- a conveyance of an interest in property as security for the repayment of money borrowed.
- the deed by which such a transaction is effected.
- the rights conferred by it, or the state of the property conveyed.
- Law. to convey or place (real property) under a mortgage.
- to place under advance obligation; pledge: to mortgage one's life to the defense of democracy.
Origin of mortgage
- an agreement under which a person borrows money to buy property, esp a house, and the lender may take possession of the property if the borrower fails to repay the money
- the deed effecting such an agreement
- the loan obtained under such an agreementa mortgage of £48 000
- a regular payment of money borrowed under such an agreementa mortgage of £247 per month
- to pledge (a house or other property) as security for the repayment of a loan
- of or relating to a mortgagea mortgage payment
Word Origin for mortgage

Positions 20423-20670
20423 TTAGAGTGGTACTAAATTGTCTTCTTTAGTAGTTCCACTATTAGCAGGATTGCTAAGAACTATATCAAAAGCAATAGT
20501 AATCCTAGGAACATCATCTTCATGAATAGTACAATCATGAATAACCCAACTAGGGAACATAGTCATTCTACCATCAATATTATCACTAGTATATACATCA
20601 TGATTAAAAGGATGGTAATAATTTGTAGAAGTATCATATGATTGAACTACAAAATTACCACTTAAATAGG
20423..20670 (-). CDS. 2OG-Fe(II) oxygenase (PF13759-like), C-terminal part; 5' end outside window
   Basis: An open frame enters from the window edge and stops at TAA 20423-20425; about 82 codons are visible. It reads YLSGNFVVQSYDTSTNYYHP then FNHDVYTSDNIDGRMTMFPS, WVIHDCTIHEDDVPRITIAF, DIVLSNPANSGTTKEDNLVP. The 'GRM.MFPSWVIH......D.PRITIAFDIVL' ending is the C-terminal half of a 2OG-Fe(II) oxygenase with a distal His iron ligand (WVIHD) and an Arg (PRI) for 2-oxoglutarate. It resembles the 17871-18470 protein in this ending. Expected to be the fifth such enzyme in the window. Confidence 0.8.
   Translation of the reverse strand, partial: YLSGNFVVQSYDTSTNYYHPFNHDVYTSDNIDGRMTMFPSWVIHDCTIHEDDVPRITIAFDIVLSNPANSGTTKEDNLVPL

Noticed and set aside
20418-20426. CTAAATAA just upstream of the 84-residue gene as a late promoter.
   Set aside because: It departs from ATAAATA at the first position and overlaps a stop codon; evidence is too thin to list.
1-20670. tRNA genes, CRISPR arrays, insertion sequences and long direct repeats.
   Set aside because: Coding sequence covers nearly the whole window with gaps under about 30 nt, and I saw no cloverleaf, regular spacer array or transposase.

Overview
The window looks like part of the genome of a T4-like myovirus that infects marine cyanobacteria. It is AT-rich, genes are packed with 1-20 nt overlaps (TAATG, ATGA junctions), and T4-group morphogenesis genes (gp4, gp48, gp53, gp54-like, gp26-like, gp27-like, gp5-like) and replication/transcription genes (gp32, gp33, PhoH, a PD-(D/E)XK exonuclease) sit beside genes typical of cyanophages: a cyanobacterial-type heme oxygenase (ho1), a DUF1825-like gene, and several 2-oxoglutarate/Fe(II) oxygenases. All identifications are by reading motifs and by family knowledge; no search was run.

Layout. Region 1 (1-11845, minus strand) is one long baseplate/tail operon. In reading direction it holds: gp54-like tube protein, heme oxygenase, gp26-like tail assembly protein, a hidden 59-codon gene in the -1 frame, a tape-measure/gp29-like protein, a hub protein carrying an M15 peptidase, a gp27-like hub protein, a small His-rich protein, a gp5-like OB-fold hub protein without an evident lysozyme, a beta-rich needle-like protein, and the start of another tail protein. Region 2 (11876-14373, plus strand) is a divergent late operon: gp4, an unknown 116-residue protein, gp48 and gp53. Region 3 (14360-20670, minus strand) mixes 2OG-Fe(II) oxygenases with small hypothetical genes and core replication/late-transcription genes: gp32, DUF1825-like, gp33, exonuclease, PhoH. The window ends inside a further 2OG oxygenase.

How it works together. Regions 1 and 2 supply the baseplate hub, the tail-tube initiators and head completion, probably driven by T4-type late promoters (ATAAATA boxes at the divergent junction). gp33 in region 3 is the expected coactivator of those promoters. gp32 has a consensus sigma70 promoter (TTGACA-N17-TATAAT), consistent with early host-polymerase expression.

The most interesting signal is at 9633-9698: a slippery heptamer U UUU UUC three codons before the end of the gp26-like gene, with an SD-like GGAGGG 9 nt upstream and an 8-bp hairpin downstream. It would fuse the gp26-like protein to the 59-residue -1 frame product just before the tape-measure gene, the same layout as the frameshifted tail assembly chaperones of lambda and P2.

Word Origin and History for sub-mortgage
late 14c., morgage, "conveyance of property as security for a loan or agreement," from Old French morgage (13c.), mort gaige, literally "dead pledge" (replaced in modern Frech by hypothèque), from mort "dead" (see mortal (adj.)) + gage "pledge" (see wage (n.)). So called because the deal dies either when the debt is paid or when payment fails. Old French mort is from Vulgar Latin *mortus "dead," from Latin mortuus, past participle of mori "to die" (see mortal (adj.)). The -t- restored in English based on Latin.
late 15c., from mortgage (n.). Related: Mortgaged; mortgaging.
A legal agreement that creates an interest in real estate between a borrower and a lender. Commonly used to purchase homes, mortgages specify the terms by which the purchaser borrows from the lender (usually a bank or a savings and loan association), using his or her title to the house as security for the unpaid balance of the loan.